Depending on the circumstances of your surgery, you may or may not
spend the night in the hospital. If you spend the night in the hospital you
will be under a nurses care. During the first day or so, it is common
for you to feel nauseous and even vomit several times. You will be given a prescription for
nausea medication to help control this at home. Also, keep in mind that it is common to run
a low grade fever (99-101F), especially in the evening, for a few days after surgery. This will
usually resolve on its own. Please follow the instructions provided to you by the hospital or
surgicenter regarding the 1st 24hr period after surgery. Most patients may return to work or
school within 2 - 5 days after this type of surgery.
Pain following this type of surgery is usually quite manageable. Your throat and neck may be
sore for the 1st day or two. Lozengers and cool liquids may be soothing (see information sheet
entitled 'Cool Semi-liquid Diet Options'). You may take Tylenol, or your prescription pain medication,
every 4-6 hours as needed. Do not be afraid to take pain medicine for discomfort, especially
before going to bed at night. Avoid aspirin, ibuprofen or Aleve for 3 wks after surgery, since they
increase your risk for bleeding. Staying well-hydrated will lower pain so DRINK LOTS OF LIQUIDS.
You will need at least 1 postoperative visit ~1 week after surgery to review your biopsy results.
DIET & DAILY ACTIVITY:
Initially, you may feel nauseous as you regain alertness in the recovery room. This will be controlled
with medication given to you intravenously (through a vein). As any nausea subsides, and your
ability to swallow returns (usually within the 1st hr after surgery), you will slowly be given clear
liquids to drink. When your ability to swallow meets acceptable criteria, dietary restrictions will be
eased and, if you are not scheduled to stay overnight, you will be permitted to go home. At home,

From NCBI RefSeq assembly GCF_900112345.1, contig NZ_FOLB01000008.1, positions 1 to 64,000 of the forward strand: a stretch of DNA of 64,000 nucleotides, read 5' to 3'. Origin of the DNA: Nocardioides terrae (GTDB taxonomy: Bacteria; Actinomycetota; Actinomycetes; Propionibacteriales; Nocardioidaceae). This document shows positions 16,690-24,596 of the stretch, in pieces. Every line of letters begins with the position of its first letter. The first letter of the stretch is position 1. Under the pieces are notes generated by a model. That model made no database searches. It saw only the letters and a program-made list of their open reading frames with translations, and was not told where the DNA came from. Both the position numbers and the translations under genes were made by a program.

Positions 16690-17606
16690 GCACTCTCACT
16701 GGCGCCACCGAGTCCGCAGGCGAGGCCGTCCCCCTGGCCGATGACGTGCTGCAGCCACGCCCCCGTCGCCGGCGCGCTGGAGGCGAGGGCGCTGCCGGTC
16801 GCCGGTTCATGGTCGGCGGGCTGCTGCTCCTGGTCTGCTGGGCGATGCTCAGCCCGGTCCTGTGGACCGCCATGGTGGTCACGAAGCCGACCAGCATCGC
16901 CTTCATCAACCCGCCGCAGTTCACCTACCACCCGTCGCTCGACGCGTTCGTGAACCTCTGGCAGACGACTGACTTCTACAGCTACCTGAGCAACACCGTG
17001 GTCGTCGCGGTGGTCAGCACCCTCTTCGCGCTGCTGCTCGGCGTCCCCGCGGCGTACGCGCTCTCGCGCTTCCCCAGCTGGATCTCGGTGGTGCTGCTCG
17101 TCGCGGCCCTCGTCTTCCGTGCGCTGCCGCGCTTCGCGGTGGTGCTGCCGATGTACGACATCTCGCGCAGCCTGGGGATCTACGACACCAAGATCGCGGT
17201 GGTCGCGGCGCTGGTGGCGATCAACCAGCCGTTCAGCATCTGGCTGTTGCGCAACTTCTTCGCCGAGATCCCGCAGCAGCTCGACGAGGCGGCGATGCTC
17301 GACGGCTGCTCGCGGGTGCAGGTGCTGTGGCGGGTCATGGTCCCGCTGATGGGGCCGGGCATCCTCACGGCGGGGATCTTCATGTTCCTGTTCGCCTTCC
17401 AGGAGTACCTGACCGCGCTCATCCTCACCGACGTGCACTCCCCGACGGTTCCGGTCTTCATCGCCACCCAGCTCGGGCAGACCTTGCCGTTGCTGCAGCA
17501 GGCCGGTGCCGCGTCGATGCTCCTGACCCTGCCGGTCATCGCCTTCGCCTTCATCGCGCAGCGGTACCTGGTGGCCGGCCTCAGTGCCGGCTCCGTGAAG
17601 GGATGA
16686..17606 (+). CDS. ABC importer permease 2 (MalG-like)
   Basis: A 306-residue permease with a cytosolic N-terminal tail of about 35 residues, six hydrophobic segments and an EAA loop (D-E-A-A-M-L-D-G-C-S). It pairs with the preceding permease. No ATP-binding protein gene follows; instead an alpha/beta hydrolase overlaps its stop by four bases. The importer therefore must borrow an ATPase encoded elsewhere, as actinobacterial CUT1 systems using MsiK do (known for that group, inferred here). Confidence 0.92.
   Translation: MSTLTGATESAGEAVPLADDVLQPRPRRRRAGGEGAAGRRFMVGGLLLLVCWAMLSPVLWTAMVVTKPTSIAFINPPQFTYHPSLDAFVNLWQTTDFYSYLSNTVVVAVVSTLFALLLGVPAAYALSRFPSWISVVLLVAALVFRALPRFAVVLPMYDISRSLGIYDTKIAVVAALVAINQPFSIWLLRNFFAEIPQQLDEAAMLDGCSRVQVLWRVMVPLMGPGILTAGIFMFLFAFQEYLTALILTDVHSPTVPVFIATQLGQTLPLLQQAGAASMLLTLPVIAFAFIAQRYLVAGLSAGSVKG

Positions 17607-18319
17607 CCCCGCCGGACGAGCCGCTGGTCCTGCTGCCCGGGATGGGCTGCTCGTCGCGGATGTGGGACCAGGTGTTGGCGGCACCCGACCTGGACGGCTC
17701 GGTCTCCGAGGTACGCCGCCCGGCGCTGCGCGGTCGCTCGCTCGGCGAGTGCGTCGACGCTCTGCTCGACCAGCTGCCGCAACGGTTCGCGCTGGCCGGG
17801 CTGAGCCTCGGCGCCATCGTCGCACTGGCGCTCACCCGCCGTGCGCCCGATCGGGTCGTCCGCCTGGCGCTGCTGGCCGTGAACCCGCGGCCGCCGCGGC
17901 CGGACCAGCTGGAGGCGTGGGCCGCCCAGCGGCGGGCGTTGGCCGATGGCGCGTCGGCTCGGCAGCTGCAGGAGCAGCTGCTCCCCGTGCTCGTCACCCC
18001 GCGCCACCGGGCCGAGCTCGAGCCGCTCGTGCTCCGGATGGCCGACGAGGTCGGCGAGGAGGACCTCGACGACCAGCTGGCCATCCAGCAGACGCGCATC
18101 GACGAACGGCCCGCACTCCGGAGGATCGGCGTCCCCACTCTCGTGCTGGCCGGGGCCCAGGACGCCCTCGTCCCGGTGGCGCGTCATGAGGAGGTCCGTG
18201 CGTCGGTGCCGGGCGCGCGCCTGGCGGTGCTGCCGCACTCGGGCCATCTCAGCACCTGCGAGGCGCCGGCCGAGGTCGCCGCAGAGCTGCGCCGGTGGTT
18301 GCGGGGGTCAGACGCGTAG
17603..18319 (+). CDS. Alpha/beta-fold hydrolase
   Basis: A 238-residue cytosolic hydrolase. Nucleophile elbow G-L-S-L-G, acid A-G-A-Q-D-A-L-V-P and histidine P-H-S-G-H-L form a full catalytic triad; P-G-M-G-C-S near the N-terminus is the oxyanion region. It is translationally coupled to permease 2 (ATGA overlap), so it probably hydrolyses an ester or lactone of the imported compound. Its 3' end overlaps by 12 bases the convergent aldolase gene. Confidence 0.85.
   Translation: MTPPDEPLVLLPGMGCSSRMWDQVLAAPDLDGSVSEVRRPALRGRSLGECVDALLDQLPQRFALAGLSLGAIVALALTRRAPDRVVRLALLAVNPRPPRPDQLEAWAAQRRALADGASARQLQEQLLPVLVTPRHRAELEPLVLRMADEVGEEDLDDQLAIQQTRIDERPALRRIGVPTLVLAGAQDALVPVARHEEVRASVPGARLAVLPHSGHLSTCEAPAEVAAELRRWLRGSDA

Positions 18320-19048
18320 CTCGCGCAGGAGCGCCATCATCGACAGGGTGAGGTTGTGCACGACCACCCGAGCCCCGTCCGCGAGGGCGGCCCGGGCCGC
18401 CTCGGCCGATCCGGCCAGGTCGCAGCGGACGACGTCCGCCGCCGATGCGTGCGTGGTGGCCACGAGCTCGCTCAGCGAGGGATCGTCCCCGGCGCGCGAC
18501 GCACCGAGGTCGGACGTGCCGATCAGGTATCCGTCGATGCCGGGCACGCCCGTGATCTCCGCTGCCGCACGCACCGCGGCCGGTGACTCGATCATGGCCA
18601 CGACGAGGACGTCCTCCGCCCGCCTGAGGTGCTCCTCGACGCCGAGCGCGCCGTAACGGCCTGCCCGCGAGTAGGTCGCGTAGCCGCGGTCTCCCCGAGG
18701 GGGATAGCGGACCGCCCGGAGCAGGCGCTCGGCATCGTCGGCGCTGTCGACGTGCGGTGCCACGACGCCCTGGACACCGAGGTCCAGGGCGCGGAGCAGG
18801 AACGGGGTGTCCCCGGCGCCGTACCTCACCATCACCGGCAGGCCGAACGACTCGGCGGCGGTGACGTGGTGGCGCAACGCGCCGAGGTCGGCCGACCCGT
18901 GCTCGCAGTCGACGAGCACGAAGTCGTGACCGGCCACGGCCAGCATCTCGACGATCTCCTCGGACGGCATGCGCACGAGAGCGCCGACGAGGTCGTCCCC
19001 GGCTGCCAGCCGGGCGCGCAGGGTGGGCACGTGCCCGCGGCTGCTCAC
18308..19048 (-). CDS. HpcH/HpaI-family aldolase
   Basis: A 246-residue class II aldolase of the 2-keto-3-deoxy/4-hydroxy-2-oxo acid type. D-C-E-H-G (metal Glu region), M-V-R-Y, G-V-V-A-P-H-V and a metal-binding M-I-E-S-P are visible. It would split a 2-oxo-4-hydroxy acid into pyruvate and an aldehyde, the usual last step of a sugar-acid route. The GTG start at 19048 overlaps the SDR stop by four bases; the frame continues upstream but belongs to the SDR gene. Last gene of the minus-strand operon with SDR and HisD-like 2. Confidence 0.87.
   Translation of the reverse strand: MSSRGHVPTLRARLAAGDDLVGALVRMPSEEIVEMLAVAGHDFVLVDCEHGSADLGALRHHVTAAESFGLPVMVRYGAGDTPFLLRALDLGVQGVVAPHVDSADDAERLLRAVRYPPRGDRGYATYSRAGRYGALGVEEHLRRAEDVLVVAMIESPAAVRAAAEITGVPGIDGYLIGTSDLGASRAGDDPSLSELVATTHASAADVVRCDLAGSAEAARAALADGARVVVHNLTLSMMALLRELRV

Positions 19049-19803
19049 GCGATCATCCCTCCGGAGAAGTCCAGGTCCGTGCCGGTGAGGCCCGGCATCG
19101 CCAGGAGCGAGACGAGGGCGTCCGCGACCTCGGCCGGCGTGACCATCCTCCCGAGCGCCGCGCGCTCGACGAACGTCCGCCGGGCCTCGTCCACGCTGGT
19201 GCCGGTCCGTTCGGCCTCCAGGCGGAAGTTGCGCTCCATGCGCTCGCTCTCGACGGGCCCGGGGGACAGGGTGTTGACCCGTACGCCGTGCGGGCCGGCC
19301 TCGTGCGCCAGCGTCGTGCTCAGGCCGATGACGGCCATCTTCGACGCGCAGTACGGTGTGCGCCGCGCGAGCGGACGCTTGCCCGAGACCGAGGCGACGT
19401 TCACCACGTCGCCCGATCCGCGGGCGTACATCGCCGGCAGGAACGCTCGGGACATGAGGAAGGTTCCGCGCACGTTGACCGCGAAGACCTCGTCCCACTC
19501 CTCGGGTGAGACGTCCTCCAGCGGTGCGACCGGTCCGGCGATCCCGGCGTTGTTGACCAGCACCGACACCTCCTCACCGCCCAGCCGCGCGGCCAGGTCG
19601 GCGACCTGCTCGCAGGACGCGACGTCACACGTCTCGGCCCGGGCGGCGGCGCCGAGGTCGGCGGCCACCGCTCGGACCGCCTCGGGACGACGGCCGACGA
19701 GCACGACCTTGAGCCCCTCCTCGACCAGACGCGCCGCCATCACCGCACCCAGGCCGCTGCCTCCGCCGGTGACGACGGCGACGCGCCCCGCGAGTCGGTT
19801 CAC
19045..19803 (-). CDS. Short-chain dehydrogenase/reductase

there are no dietary restrictions but start off gradually and in small amounts. Use common sense -
if you start to feel nauseous that is a warning to stop oral intake until the feeling abates and then
revert back to water or clear liquids for several hours. Remember - food intake is not important for
the 1st 48hrs but staying well-hydrated definitely is, as it will lessen pain, help lower a fever and
aid in the healing process. Try to drink 8 oz every 1-2 hours during waking hours. Popsicles and jello
can also be used to hydrate and may go down a little easier. If your urine is light yellow and you're
urinating every 3-4 hours, then you are staying well-hydrated. Avoid activity that raises your pulse
or reddens your face during the first 3 days. Thereafter, you may steadily resume normal activity as
you feel up to it. Refrain from alcohol, smoking and avoid acid reflux (see 'Acid Reflux' instruction
sheets) for at least 1 week after surgery.
Please feel free to call the office or go to our web site if any questions arise. If you develop a high
fever (>102.5F), difficulty breathing, bleeding from the mouth or nose, persistent vomiting, or
worsening pain despite use of prescription pain killers, call the office or seek immediate medical help.